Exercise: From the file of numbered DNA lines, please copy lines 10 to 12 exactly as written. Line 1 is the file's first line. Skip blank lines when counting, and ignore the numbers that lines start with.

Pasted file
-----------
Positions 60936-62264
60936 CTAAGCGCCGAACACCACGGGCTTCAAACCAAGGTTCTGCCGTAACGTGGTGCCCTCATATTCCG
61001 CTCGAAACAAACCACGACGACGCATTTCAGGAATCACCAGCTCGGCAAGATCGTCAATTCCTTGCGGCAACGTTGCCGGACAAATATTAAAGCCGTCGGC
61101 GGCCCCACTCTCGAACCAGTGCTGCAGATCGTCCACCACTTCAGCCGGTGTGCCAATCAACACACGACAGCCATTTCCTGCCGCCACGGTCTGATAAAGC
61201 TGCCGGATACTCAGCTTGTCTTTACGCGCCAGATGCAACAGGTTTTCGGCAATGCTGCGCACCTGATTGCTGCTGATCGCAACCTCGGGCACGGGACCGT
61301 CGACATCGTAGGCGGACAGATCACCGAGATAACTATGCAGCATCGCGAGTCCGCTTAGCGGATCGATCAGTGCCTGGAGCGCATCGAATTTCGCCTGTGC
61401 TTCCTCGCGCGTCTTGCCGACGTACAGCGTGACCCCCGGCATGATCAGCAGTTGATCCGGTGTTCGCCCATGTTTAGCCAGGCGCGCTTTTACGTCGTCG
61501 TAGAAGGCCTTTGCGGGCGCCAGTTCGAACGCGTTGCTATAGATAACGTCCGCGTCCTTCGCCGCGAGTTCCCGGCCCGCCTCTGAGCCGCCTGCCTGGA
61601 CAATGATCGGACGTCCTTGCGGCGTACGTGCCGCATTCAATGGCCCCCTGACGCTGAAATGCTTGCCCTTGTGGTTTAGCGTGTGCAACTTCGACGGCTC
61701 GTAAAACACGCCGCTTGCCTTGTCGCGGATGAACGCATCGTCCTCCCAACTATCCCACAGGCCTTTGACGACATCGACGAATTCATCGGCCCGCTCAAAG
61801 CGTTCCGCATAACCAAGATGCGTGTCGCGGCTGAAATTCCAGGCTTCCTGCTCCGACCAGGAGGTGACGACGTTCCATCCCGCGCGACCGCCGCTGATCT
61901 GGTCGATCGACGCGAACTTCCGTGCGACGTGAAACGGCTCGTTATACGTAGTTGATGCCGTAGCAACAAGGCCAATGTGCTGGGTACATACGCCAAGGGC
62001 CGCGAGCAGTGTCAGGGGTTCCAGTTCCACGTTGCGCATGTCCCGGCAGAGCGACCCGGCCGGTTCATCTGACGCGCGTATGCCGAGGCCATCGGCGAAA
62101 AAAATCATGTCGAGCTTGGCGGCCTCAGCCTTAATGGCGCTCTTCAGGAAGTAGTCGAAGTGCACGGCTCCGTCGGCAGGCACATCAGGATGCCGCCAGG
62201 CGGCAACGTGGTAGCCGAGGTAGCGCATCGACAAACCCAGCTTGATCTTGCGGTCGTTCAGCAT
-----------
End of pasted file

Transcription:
61701 GTAAAACACGCCGCTTGCCTTGTCGCGGATGAACGCATCGTCCTCCCAACTATCCCACAGGCCTTTGACGACATCGACGAATTCATCGGCCCGCTCAAAG
61801 CGTTCCGCATAACCAAGATGCGTGTCGCGGCTGAAATTCCAGGCTTCCTGCTCCGACCAGGAGGTGACGACGTTCCATCCCGCGCGACCGCCGCTGATCT
61901 GGTCGATCGACGCGAACTTCCGTGCGACGTGAAACGGCTCGTTATACGTAGTTGATGCCGTAGCAACAAGGCCAATGTGCTGGGTACATACGCCAAGGGC